While a variety of actors will be needed to advance breakthrough steel projects in Southern Europe (including iron miners, energy suppliers, original equipment manufacturers, steelmakers, buyers, and financiers), the most important conditions for unlocking investment highlight the indispensable role of government in enabling FIDs. Action on energy infrastructure, carbon pricing, direct funding support, financial guarantees, and potentially also on offtake (via public procurement) would require a broader view of the benefits of an enhanced steel industry beyond just decarbonisation. It would require switching away from an approach of just focusing on decarbonising local emissions from steel to setting out a clear vision for the future of Southern Europe as a leader in the industrial cleantech landscape within European and global green steel markets.
“The ETC’s work with stakeholders from the full steel value chain in the Breakthrough Steel Investment Forum has been invaluable. The dialogue highlighted the importance of local iron ore and abundant renewables for building sustainable and resilient supply chains that minimize emissions. The ETC’s work transforming these and other complex factors into actionable insights and useful tools is a crucial step toward the future of steel.” Aba Schubert – Board Member, Aethel Mining
This report is underpinned by a financial model, developed by the ETC, that simulates the financial performance of different breakthrough steel project configurations in Spain. The financial model has been made open-access for public use. To read the insight report and access the model visit: https://www.energy-transitions.org/publications/breakthrough-steel/
“Unlocking the First Wave of Breakthrough Steel Investments in Southern Europe” was developed as part of a series of roundtables in Spain, convened by the ETC between October – December 2022 with the support of Breakthrough Energy. The roundtables were open to Portugal, Spain and Italy steel value chain stakeholders, including policymakers and financiers, and saw participation from organisations including ACCIONA, Aethel Mining, Alfa Acciai, ArcelorMittal, BBVA, Cargill Metals, Climate Strategy & Partners, Danieli, EDP, EIT InnoEnergy, Enagas, European Bank for Reconstruction and Development, GravitHy, H2 Green Steel, HyDeal, Iberdrola, ING, Instituto para la Diversificación y Ahorro, de la Energía (IDAE), Ministerio para la Transición Ecológica y el Reto Demográfico (MITECO), Santander, SMS Group, Tenova, UNESID, UniCredit, and Vale.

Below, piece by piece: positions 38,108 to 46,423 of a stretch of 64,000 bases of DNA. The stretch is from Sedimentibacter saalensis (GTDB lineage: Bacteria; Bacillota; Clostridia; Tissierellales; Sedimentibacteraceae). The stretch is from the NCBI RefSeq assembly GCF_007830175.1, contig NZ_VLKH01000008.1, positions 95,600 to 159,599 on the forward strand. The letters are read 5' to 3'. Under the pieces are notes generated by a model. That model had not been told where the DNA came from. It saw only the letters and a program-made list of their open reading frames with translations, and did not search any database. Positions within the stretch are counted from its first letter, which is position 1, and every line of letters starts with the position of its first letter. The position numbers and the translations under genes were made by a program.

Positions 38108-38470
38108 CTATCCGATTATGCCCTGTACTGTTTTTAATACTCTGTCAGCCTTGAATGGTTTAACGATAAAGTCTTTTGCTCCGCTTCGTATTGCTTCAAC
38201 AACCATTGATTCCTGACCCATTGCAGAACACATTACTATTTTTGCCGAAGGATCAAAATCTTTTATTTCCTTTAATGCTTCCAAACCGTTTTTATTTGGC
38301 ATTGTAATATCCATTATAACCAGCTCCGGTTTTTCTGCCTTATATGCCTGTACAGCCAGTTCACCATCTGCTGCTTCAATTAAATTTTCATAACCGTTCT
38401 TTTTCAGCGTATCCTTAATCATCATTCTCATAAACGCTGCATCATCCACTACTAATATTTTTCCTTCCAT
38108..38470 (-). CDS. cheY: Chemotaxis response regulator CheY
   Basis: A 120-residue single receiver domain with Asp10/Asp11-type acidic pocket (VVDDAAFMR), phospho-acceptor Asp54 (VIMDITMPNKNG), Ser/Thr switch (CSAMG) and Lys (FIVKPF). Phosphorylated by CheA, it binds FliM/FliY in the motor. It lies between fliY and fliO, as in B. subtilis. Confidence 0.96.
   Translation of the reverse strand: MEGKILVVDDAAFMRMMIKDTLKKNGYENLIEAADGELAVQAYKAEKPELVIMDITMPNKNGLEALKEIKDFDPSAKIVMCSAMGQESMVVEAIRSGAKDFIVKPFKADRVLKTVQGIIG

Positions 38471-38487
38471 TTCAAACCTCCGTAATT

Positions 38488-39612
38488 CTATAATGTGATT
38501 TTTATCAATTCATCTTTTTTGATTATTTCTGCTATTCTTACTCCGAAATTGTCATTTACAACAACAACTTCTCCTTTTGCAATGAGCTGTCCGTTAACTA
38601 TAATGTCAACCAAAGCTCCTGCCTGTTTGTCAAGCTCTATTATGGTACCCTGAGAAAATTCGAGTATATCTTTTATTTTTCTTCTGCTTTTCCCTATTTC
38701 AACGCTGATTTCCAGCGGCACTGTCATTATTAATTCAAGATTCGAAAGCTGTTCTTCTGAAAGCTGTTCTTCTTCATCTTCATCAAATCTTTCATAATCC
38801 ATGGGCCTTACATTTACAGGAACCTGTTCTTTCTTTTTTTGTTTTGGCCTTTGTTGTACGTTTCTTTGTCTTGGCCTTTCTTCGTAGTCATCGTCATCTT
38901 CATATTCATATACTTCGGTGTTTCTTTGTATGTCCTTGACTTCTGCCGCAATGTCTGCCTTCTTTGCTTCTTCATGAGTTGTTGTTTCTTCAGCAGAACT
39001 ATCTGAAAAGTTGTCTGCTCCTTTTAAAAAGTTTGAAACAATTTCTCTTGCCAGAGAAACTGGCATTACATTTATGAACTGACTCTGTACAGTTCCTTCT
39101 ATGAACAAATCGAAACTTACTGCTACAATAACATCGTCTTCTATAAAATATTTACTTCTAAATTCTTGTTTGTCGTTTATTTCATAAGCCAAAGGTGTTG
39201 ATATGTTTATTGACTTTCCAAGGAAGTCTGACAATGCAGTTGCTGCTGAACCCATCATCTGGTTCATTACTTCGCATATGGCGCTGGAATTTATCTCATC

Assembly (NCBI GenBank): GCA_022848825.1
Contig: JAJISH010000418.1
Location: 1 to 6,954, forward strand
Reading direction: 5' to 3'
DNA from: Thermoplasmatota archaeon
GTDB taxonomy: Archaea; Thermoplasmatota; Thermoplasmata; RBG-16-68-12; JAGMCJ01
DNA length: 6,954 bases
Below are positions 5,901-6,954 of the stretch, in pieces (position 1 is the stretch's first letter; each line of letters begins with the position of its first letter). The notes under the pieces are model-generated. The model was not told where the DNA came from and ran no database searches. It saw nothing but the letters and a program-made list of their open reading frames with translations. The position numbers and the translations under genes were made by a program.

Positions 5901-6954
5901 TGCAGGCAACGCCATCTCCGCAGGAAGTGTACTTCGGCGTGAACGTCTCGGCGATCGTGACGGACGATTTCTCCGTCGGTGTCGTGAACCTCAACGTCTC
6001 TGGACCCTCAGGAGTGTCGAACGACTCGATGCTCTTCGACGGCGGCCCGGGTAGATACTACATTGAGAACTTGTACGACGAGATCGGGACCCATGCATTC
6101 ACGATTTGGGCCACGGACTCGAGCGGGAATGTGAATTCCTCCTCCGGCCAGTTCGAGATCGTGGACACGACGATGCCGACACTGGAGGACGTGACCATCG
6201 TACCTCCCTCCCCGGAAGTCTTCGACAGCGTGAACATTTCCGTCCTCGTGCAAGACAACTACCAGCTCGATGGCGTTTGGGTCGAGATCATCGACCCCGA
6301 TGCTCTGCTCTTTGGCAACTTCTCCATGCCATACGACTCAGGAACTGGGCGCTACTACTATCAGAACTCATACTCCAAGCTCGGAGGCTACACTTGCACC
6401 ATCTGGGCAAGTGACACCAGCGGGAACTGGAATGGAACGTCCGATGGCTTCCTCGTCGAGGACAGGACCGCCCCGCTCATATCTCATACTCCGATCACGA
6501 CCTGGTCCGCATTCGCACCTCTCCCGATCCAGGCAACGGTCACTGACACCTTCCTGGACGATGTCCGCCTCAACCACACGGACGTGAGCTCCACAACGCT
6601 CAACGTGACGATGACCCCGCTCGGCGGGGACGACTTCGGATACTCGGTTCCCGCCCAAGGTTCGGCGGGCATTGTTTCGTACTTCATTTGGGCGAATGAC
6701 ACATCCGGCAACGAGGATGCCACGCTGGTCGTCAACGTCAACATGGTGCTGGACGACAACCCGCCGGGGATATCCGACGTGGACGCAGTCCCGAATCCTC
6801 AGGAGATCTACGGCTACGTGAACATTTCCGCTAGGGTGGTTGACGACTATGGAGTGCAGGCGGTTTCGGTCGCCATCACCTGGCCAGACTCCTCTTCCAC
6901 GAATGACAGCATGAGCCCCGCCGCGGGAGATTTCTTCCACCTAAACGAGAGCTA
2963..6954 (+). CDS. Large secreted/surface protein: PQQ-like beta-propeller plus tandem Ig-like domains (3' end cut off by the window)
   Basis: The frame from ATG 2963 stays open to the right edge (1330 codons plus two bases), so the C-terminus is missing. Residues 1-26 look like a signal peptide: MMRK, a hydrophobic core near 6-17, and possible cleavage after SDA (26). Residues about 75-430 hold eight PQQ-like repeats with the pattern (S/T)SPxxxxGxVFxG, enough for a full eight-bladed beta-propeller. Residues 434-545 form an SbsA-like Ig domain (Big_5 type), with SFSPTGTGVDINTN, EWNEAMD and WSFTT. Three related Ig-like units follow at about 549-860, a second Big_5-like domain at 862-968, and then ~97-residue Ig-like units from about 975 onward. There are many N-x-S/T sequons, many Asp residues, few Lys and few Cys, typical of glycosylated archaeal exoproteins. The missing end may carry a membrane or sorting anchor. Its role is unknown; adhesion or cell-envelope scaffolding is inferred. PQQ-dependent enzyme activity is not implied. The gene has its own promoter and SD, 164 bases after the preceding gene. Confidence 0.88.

Note to editors:
- The Southern Europe Breakthrough Steel Investment Forum forms part of a larger regional forum series, comprising additional fora convened by the ETC with the support of Breakthrough Energy in United Kingdom, Western Europe, and the United States of America (the latter also with the collaboration of RMI).
- “Unlocking the First Wave of Breakthrough Steel Investments in the Southern Europe” was informed by discussions with participants of the Southern Europe Breakthrough Steel Investment Forum, but the organisations represented by those participants have not been asked to formally endorse the report, which should not be treated as reflecting the views of those organisations.
- The financial analysis contained in “Unlocking the First Wave of Breakthrough Steel Investments in Southern Europe” focuses on Spain as an illustrative case, the results of which are then used to highlight implications for the rest of Southern Europe.
- Breakthrough iron and steel projects that have already been proposed in Southern Europe include:
- ArcelorMittal Gijon (Spain)
- H2 Green Steel (Iberia)
- Hydnum Steel Puertollano (Spain)
- All analysis contained in “Unlocking the First Wave of Breakthrough Steel Investments in Southern Europe” was undertaken by the ETC. For more information on the ETC please visit: https://www.energy-transitions.org/
Caroline Randle, Energy Transitions Commission – [email protected]
Vicki Harding, Energy Transitions Commission – [email protected]